Multi-tool methodology to evaluate action levers to close the loop on critical materials – Application to precious metals used in catalytic converters

Michael Saidani, Bernard Yannou, Yann Leroy, Francois Cluzel, Harrison Kim

Research output: Contribution to journalArticlepeer-review

Abstract

Implementing circular economy (CE) practices can lead to both environmental savings and competitive advantages for companies. While transitioning from a linear production system to a closed-loop system is not straightforward, adequate methodology and tools can support industrialists in this sustainable shift. This paper proposes a multi-tool approach to systematically identify, classify, and assess the contribution of influence parameters and action levers to close the loop on products and key materials. Industrial ecology and model-based engineering tools are combined to ensure a systemic analysis and evaluation. The developed multi-tool approach combines, in a stepwise methodology, material flow analysis, fuzzy cognitive mapping, structural analysis, and system dynamics, to model and qualify the impact of potential and promising CE strategies. To illustrate each step of this multi-tool methodology, a case study is carried out on a real-world industrial product: a catalytic converter, which contains a non-negligible amount of platinum, considered as a critical raw material by the European Commission. New insights to close the loop on platinum from catalytic converters are thus provided and discussed. Notably, the connections between key action levers to close the loop on platinum are identified and highlighted, including regulations to limit the number of exports, mandatory recycling and reuse rate, end-users behaviors, based on regulatory constraints and financial motivations, and platinum price fluctuation. These findings could help to generate and fine-tune an ad hoc system dynamics model to evaluate the impact of key action levers through more specific scenarios. For instance, the broader implication of this multi-tool methodology could support an original equipment manufacturer in the evaluation of potential CE strategies, through the simulation of selected action levers on the circularity and sustainability performance of their value chain. Ultimately, it could provide quantitative insights to relevant prospective questions, such as, what if a take-back scheme is proposed to augment the collection rate by a given percentage, or what if the design is modified for easy disassembly.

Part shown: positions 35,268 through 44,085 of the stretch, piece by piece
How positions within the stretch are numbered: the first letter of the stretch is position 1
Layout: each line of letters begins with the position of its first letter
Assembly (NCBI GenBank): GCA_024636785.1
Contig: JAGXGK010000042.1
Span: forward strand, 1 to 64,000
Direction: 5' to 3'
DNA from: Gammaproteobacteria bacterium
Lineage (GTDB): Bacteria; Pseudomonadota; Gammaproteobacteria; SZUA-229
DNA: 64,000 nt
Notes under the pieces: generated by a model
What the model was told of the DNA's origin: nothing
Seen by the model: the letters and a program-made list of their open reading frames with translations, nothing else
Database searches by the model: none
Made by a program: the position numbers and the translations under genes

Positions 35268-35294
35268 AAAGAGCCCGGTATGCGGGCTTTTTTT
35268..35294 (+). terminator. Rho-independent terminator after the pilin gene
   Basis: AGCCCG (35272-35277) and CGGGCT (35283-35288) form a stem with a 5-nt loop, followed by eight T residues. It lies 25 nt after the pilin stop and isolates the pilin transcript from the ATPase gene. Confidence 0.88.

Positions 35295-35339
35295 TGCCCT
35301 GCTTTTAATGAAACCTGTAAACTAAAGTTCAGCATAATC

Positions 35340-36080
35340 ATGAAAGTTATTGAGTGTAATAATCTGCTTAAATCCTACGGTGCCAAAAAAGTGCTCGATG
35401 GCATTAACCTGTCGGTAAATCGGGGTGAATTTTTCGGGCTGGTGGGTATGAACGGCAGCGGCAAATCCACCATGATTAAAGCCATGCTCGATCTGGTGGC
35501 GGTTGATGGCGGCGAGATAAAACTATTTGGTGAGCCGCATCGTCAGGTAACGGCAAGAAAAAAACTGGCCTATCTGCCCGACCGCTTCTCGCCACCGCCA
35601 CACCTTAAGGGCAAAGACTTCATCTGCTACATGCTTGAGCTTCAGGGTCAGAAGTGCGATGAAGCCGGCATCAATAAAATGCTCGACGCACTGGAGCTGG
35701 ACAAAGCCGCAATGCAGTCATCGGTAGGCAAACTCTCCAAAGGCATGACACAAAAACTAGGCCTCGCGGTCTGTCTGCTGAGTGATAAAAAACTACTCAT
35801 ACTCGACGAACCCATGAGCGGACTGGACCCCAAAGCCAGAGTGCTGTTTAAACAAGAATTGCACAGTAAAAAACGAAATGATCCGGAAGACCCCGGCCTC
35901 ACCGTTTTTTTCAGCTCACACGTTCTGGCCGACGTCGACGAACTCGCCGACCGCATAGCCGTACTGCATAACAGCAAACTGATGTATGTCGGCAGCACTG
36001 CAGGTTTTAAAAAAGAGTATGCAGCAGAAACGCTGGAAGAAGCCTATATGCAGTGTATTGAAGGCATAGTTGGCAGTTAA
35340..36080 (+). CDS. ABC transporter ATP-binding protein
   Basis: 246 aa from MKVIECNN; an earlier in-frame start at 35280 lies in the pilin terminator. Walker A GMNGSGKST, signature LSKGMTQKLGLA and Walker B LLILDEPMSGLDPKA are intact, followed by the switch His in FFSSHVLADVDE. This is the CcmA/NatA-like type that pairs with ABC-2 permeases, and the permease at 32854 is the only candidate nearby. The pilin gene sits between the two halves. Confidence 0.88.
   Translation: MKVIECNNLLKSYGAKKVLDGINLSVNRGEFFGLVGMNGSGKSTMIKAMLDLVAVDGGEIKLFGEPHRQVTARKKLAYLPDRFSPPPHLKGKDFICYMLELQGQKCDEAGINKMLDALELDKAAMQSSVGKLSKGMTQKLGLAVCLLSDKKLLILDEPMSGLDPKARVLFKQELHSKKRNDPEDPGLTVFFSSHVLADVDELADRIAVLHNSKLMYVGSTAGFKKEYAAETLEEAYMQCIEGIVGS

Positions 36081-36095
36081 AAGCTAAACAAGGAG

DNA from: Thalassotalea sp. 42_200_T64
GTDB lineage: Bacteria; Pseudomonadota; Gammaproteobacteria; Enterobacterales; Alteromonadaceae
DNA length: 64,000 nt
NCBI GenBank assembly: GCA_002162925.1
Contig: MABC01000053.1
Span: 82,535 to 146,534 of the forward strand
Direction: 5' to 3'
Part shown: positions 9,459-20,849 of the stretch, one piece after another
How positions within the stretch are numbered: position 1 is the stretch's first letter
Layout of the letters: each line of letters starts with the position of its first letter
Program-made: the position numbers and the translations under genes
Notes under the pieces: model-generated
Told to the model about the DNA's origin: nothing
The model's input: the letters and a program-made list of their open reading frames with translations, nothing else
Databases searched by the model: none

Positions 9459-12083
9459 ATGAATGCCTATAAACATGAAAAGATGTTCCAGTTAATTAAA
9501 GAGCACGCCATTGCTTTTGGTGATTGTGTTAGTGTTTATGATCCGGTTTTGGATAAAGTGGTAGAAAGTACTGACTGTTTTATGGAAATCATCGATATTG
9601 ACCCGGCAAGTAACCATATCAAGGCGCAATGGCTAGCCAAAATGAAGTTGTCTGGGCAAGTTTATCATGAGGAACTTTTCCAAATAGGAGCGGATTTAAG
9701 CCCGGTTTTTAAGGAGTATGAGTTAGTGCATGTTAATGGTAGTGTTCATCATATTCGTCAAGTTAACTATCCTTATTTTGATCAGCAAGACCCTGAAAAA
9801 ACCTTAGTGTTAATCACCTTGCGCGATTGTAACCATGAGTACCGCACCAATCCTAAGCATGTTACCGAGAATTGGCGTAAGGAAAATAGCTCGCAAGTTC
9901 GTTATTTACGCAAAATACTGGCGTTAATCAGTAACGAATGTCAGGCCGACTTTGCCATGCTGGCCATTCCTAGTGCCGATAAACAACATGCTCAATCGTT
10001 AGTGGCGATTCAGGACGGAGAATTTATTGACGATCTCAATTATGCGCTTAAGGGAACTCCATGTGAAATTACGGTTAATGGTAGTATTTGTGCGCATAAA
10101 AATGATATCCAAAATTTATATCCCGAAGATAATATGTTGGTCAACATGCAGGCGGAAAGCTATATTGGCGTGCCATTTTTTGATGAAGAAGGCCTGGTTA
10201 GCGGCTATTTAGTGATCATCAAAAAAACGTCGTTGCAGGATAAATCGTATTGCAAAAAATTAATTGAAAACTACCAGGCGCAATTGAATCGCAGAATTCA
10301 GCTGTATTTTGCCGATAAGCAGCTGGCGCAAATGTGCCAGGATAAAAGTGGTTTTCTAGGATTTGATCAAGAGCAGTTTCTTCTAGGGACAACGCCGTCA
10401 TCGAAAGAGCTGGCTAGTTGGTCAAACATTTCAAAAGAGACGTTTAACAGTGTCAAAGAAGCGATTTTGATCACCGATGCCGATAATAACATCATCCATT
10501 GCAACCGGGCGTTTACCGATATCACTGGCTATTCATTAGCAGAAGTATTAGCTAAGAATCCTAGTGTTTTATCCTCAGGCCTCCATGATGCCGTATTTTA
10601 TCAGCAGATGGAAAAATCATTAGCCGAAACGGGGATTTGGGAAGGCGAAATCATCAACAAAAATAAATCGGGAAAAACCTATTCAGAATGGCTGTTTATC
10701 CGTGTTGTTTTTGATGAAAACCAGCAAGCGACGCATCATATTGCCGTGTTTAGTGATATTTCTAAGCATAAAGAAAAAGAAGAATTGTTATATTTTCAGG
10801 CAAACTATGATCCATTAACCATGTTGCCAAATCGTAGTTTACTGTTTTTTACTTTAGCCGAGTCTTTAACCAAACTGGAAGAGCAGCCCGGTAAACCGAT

Original languageEnglish (US)
Pages (from-to)999-1010
Number of pages12
JournalSustainable Production and Consumption
Volume26
DOIs
StatePublished - Apr 2021

Keywords

  • Circular economy
  • case study
  • circularity
  • fuzzy cognitive mapping
  • material flow analysis
  • platinum
  • structural analysis
  • system dynamics

ASJC Scopus subject areas

  • Environmental Engineering
  • Environmental Chemistry
  • Renewable Energy, Sustainability and the Environment
  • Industrial and Manufacturing Engineering

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